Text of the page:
A Labrador Retriever is the last pet an introvert with self-esteem issues should get, but it’s too late now. Whether she likes it or not, Audra Kinney is mom to a four-legged sixty-two pound bundle of insanity, so she’s just going to have to learn how to deal.
According to everything she read prior to deciding on the breed, Labrador Retrievers were supposed to be the end all and be all of dogs. They’re friendly, she was told, playful and great around children. There should have been an asterisk or two after that claim because what they really meant by ‘friendly’ and ‘playful’ is that they will jump all over anyone who walks through the door, and they will run around like an army of children that just had two kilogram bags of sugar poured down their throats.
Labs are crazy. And embarrassing.
Audra clued in to that when she took her own, Daisy, to an introductory play date at her local doggie daycare centre. Just three months old at the time, Daisy was placed into the young pup section, but after trying to rough house with a Shih Tzu, a Chihuahua, and a Teacup Yorkie within the first twenty minutes, Daisy was moved over to the big dog section where she promptly stole the toys of a Weimaraner and a Boxer.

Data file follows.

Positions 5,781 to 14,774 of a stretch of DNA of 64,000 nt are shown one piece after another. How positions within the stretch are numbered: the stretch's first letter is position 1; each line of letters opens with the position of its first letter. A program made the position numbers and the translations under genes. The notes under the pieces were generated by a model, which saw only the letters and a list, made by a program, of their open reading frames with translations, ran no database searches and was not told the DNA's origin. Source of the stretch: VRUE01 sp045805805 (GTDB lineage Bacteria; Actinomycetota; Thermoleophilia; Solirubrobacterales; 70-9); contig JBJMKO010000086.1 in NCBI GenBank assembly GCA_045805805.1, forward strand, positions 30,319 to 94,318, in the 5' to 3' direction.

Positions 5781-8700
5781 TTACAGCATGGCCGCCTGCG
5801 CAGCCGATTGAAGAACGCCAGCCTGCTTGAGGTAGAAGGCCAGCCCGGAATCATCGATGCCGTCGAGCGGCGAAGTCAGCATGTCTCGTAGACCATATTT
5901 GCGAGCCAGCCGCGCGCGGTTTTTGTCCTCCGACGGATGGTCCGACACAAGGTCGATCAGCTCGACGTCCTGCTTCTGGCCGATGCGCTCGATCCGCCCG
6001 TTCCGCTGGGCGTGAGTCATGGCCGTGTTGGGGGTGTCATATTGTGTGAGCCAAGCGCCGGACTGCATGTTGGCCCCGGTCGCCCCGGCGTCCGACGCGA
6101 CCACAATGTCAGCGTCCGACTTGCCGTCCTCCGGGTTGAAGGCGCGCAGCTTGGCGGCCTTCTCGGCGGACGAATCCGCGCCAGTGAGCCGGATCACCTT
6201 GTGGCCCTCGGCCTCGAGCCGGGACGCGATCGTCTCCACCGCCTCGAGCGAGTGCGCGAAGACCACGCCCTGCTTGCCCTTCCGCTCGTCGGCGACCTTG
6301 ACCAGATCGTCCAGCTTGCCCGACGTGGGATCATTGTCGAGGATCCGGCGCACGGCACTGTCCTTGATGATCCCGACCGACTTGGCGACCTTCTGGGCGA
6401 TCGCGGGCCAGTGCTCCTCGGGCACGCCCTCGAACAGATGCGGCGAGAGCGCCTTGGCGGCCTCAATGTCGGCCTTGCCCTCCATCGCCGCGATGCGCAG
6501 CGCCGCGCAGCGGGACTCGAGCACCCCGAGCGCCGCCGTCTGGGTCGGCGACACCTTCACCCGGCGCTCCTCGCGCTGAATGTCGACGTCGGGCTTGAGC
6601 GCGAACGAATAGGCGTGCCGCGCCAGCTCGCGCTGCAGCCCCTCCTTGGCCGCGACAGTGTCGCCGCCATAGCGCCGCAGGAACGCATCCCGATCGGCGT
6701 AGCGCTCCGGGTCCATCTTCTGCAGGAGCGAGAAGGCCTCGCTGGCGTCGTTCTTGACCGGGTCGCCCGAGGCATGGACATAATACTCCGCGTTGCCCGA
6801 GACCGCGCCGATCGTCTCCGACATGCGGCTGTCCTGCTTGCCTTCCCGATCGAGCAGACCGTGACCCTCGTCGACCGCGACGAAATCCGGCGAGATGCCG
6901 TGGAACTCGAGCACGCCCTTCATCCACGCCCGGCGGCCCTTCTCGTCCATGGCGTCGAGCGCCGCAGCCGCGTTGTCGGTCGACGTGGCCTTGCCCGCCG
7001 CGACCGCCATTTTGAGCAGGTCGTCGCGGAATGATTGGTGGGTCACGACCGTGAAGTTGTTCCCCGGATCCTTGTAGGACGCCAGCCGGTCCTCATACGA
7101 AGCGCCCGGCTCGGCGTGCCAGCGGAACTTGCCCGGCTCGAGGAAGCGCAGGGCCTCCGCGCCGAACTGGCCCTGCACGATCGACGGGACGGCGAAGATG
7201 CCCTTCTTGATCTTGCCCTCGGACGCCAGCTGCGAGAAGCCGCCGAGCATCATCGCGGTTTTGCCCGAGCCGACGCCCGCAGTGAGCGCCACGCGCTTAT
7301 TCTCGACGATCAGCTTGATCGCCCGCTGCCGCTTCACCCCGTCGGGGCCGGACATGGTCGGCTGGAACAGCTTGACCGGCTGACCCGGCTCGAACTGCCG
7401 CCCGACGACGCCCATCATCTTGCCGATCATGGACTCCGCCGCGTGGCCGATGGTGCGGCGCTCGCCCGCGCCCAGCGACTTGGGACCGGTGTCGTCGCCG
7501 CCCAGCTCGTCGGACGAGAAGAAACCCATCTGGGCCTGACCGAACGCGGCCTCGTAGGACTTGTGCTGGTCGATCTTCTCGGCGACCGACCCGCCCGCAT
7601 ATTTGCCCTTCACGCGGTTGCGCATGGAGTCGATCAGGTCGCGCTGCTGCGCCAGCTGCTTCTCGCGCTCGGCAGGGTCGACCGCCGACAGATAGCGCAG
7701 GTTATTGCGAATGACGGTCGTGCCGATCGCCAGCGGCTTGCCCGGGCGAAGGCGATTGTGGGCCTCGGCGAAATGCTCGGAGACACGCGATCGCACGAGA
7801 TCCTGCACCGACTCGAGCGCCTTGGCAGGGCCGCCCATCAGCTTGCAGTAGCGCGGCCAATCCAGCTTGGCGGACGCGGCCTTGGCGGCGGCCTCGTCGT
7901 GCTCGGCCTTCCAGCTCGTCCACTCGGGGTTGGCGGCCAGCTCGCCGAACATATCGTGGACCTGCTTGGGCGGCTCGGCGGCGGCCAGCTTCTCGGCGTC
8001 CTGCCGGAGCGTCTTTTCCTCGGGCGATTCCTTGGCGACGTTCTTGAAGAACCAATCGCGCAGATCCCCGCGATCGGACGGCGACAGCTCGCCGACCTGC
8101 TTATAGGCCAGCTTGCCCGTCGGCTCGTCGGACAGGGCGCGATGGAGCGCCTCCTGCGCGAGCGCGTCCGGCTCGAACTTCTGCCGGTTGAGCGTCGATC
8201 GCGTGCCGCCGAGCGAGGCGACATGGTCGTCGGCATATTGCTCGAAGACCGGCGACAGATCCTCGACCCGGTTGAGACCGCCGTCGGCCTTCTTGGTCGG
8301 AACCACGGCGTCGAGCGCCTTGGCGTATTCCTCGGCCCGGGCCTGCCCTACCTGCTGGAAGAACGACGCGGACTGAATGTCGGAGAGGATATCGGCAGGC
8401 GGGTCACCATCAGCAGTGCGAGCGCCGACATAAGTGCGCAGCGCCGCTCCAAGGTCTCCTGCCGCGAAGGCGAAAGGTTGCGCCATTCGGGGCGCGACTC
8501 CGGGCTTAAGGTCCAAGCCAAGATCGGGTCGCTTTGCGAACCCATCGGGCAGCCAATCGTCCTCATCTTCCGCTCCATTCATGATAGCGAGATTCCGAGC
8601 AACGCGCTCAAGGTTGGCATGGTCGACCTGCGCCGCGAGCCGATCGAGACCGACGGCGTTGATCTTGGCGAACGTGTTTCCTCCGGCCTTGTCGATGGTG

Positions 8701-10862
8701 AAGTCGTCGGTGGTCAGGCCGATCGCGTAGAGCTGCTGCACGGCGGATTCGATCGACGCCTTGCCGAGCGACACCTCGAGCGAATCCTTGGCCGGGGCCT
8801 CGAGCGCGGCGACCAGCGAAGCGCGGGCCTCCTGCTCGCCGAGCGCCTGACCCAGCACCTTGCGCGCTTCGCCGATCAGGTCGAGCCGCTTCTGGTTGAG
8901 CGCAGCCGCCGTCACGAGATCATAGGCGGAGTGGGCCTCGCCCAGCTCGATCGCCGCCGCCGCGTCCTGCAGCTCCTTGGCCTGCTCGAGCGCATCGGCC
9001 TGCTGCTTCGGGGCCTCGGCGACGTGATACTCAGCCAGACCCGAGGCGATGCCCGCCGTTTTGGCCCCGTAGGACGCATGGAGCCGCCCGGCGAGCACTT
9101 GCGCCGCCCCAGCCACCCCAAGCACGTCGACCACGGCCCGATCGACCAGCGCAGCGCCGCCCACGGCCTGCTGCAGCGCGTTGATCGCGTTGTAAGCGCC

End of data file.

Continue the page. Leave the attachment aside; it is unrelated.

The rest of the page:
“We also offer puppy training classes,” the owner said to Audra as delicately as possible. “They’re a great way for young dogs to learn socialization skills.”
Audra immediately signed Daisy up for a four-week training course, which she failed. Well, she did succeed at one thing – garnering nasty looks and frustrated sighs from other dog owners.
“You have two more months to get your act together dog or you’re gone,” an exasperated Audra said to Daisy in the car on the way home from their final class. Daisy was busy jumping from the back seat to the front seat, then to the back seat and then to the front again as Audra said this, so it likely didn’t register with her. It didn’t matter anyway, because all Daisy had to do was give her owner those sad and beautiful “Please love me” puppy eyes of hers for Audra to realize she could never take Daisy to the pound. She knows what happens to wacko dogs such as Daisy: they eventually go to that ‘magical farm’ to which all unwanted dogs are sent.
“Maybe you just need more exercise,” Audra said the following day. It’s been 6:00 a.m. wake up calls and two mile walks every morning ever since for Audra, followed by another two mile walk after supper. Of course, not one walk goes by without Daisy going all “Oh my gosh! It’s another dog! Hey! Other dog! Play with me! Play with me! Grrrr!!! Why won’t you play with me?! That’s what you’re supposed to do when another dog lunges at you!” psycho on every canine they pass.
“God, I can’t take you anywhere!” the woman who likes to blend into the background because she’s afraid people will hate her if she stands out in any way says to her now two-year-old nutjob after each and every mortifying encounter. Then she hurries home to try and relax on the furniture whose cushions she has had to mend multiple times since the arrival of Daisy.
Audra likes to tell herself that there will come a day when Daisy will calm down. Whether she will be around to see that or in the loony bin remains to be seen.